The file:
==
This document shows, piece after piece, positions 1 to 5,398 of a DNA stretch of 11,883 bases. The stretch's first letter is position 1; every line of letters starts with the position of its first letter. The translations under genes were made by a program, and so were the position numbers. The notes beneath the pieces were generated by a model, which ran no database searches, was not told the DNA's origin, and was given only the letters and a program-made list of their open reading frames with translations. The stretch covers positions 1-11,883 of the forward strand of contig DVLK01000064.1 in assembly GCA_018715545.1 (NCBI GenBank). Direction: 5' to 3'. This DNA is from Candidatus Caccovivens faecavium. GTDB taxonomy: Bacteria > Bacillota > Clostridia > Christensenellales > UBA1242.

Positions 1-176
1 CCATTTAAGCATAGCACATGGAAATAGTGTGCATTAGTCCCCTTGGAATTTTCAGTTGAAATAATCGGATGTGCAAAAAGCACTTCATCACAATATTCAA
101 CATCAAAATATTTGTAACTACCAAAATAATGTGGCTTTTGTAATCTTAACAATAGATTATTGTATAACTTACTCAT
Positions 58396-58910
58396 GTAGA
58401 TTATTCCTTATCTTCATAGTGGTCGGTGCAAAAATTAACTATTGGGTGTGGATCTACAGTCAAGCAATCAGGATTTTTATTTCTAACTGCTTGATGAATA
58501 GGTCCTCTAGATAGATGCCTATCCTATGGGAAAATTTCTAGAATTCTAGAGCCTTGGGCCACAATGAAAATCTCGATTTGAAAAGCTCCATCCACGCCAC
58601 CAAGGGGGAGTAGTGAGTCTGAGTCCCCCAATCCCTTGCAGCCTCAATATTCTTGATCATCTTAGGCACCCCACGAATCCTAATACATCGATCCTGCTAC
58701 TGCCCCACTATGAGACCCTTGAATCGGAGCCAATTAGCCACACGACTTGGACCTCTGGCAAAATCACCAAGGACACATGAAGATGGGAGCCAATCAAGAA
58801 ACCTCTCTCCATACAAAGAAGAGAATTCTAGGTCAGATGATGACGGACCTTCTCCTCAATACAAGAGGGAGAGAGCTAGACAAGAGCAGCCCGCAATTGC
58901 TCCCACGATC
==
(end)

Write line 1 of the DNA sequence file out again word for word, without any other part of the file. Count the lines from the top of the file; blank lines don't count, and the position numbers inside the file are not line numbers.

This document shows, piece after piece, positions 1 to 5,398 of a DNA stretch of 11,883 bases. The stretch's first letter is position 1; every line of letters starts with the position of its first letter. The translations under genes were made by a program, and so were the position numbers. The notes beneath the pieces were generated by a model, which ran no database searches, was not told the DNA's origin, and was given only the letters and a program-made list of their open reading frames with translations. The stretch covers positions 1-11,883 of the forward strand of contig DVLK01000064.1 in assembly GCA_018715545.1 (NCBI GenBank). Direction: 5' to 3'. This DNA is from Candidatus Caccovivens faecavium. GTDB taxonomy: Bacteria > Bacillota > Clostridia > Christensenellales > UBA1242.